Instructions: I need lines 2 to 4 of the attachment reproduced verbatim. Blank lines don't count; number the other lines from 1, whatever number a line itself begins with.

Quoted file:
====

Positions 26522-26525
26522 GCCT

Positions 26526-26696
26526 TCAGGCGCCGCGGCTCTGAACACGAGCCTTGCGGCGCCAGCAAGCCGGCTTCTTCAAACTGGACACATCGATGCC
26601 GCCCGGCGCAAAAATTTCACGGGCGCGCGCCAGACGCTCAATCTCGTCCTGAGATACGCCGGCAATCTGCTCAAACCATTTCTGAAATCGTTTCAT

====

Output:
26522 GCCT

Positions 26526-26696
26526 TCAGGCGCCGCGGCTCTGAACACGAGCCTTGCGGCGCCAGCAAGCCGGCTTCTTCAAACTGGACACATCGATGCC